Le Marais, literally “the swamp”, was originally exactly that. It wasn’t until the 13th century that convents came to the area and it began to develop life and culture. The neighborhood became part of Paris when Charles V reinforced and extended the city wall constructed under Philippe Auguste. Charles V then moved to the Hotel St-Paul in the Marais, but his successors preferred the Hotel des Tournelles. It was here that Henri II died, following a wound from a tournament. Catherine de Medicis later had the mansion torn down.
The Place Royale (now the place des Vosges), built by Henry IV, was finished in 1612 and the Marais became a very stylish neighborhood, home of many grand French mansions and “salons”, a sort of intellectual and philosophical conversation group. But after the Henry IV’s assassination (by Ravaillac) and Louis XIII’s accession, the high society left the area and it was taken up by artisans and small industries.
Today, a trip around the Marais shows the numerous restorations it has seen. The neighborhood contains some of the oldest buildings in Paris, and their architectural treasures make the Marais a charming and unforgettable place to visit.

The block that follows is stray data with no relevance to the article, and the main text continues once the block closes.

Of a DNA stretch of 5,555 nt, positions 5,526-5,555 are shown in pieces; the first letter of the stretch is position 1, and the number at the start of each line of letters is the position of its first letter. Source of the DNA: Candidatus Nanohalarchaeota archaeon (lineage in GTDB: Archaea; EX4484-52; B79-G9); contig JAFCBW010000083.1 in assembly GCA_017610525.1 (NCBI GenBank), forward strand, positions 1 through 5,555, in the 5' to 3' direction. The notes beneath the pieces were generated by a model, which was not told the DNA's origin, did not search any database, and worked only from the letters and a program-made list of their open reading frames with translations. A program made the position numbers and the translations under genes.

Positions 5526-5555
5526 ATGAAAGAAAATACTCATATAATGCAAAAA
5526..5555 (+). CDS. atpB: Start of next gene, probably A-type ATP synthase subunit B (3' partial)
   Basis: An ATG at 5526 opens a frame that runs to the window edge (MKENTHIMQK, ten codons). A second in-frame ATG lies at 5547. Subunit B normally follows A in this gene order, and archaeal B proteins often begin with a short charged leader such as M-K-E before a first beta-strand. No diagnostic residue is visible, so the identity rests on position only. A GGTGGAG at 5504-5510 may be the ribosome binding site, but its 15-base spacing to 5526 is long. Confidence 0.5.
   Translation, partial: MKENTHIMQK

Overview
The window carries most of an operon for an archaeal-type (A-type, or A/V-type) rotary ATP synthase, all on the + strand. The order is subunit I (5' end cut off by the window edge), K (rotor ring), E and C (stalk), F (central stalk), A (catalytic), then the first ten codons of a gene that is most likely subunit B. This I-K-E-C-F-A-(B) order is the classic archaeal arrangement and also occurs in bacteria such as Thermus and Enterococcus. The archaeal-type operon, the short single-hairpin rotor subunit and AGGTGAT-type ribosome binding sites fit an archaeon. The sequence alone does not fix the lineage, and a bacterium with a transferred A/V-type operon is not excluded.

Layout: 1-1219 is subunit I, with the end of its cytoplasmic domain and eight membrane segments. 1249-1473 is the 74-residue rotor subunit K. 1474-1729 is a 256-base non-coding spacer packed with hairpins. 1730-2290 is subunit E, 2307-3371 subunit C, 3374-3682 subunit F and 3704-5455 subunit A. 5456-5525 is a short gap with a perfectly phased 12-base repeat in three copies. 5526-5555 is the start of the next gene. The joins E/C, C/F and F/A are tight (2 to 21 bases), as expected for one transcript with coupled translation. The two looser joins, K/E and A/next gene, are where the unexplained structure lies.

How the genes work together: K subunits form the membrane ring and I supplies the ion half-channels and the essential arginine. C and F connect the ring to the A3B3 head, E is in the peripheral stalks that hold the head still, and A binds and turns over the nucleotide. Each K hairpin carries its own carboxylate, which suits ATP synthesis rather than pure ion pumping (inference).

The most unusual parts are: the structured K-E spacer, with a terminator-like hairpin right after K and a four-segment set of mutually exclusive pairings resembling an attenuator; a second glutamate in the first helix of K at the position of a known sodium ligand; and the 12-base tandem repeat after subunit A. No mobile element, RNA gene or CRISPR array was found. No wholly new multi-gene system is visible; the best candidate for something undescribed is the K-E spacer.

The churches of St-Eustache and St-Germain l’Auxerrois held the first Parisian marketplace, dating from the beginning of the 12th century. In 1183, Philippe Auguste enlarged the marketplace and built a shelter for the merchants, who came from all over to sell their wares. For centuries, until the marketplace was moved to Rungis, The Halles were the “stomach of Paris”. The liveliness once associated with the area has disappeared, even if the new modern shopping mall, the Forum des Halles, still attracts a large number of people. On the other side of Boulevard Sebastopol, a very controversial building project resulted in the Pompidou Centre which until very recently attracted the largest number of people of any attraction in the city, including the Louvre. It is the home of the National Museum of Modern Art, and has a fascinating and rich collection of modern works. It is also the home of many temporary exhibitions, and a large public library.